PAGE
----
Breaking News
More () »

Your apartment's A/C is broken and your landlord won't fix it. What can you do now?

WFAA viewers reached out about their air conditioning being out for months. We talked to the Texas Tenants' Union about what residents can do in the Lone Star State.

DALLAS — With Texas being as hot as it is, air conditioning is a must. However, WFAA has heard from residents saying their A/C units haven't been working in their apartments.

Some viewers tell us that their units have been out of operation for days, weeks, or months and their thermostats have read up to 100 degrees inside. 

They say they've sent requests to landlords or apartment managers, but no one's helped.

WFAA spoke to workers with the City of Dallas about what people can do. An assistant city manager recommended Dallas tenants dial 311 or go online to log a complaint, and the Dallas Code Office should respond in 24 hours.

They're also asking people to be patient, but productive, which is hard to do in triple-digit heat as many people try to go through the same process.

So what else can tenants do? 

Sandy Rollins, Executive Director of the Texas Tenant's Union, broke down the answers according to Chapter 92 of the Texas Property Code.

RELATED: 'My children are not doing well in this apartment': Dallas residents reporting A/C unit issues as triple-digit heat continues

Is there a timeline on how long landlords or apartment managers have to address a repair request before tenants can take any extra measures?

Rollins says the timeline to make a repair starts as soon as apartment managers get the request, or when there's at least an attempted delivery of that request.

"The law says they're supposed to respond within a reasonable period of time, which is presumed to be seven days," she said.

In Section 92.056 of Title 8, it's suggested that tenants send the notice "by certified mail, return receipt requested, by registered mail, or by another form of mail that allows tracking of delivery." 

The delivery tracking can be from the U.S. Postal Service or a private delivery service. Having a copy of the tracker shows proof that the landlord got the notice.

If there's no way it can be tracked, Rollins says the tenant should send two requests and keep proof that they were received. For example, if a request was hand delivered, the tenant can ask someone in the office to sign their copy of that request.

"Sometimes, the act of sending a certified letter gets a tenant taken more seriously because they realize they're laying the groundwork to take action, perhaps, if it doesn't get fixed," Rollins said.

Whether or not that notices can be tracked, once they're delivered, the situation is now in the landlord's hands.

Rollins also pointed out laws that says landlords are responsible for fixing something that puts a tenant's physical health or safety in danger. It's mandatory as long as the tenant has notified the landlord about the issue and they're paying their rent in full.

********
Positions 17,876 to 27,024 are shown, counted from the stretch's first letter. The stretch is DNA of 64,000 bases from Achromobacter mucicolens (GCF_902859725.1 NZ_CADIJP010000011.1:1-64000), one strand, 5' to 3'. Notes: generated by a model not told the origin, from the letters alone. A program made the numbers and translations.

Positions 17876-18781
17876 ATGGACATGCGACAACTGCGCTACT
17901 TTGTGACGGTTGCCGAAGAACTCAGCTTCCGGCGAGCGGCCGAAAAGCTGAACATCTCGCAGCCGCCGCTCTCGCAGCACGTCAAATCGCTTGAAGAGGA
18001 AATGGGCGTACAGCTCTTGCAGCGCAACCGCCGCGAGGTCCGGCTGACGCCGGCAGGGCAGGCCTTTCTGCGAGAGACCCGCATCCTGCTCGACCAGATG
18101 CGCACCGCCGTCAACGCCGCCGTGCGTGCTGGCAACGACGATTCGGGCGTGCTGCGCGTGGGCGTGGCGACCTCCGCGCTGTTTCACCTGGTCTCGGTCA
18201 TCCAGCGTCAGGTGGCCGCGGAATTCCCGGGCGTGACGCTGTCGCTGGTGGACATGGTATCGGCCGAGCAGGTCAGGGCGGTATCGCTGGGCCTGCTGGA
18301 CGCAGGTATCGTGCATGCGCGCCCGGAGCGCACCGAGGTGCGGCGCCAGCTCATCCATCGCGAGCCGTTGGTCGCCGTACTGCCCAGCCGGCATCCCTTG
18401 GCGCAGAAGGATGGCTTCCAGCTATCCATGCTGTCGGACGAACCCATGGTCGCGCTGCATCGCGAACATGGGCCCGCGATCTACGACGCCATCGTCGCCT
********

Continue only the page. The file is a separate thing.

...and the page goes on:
Unless the condition (like an air conditioner) was destroyed by someone in the apartment (the tenant, a guest, etc.) or unless the tenant properly waived their rights in their lease contract (which is rare and would not apply to apartment complexes), the landlord is responsible for "repair or remedy."

So you've done all of that, but no one's come by to fix the A/C. What can you do now?

According to Rollins and Chapter 92, there are three main ways to handle this:

  1. End the lease and move
  2. Sue management for one month's rent, an additional $500, damages, court costs, attorney fees, and for rent to be lowered until the AC is fixed (Sec. 92.0563)
  3. Have someone outside of apartment management fix it and have that cost deducted from your next rent payment (Sec. 92.0561).

If you decide to move out of the complex, you can still sue the apartment managers.

If you go with the "repair and deduct" option, there are extra steps to this:

  1. After sending a repair request, send a warning that you'll hire someone else to fix the A/C and you'll subtract that cost from your next rent payment. That warning should have a "reasonable description" of what you want to fix.
  2. Have an official inspector (from local housing, building, health, etc.) send a written notice to your landlord that the A/C's current condition can affect an ordinary tenant's health or safety.
  3. Have the repair done by an official company, contractor, or repairman from your area or a nearby area. Unless the landlord agreed otherwise, the repair cannot be done by you, your immediate family, any employer/employees, or a company that you have any ownership of.
  4. When you make your next rent payment, you have to show a copy of the repair bill along with the payment receipt to have the cost deducted. The bill and receipt can be the same document.

If the landlord fixes the A/C or sends an affidavit for delay between the time you contacted a repairperson and the time that person starts the job, then the landlord's responsible for the repairperson's trip charge. If there's still a repair cost, you can deduct that charge from your next rent payment.


Rollins says information like this isn't common knowledge, but that's what the Texas Tenants Union is for.

"We do Tenant's Rights education," she said. "We try to give them a heads-up in advance on how to maneuver through situations like this."

The organization hosts online Tenant's Rights Workshops on the second Monday of each month. 

Their next one will be on Monday, August 8 at 6:30 p.m.

Before You Leave, Check This Out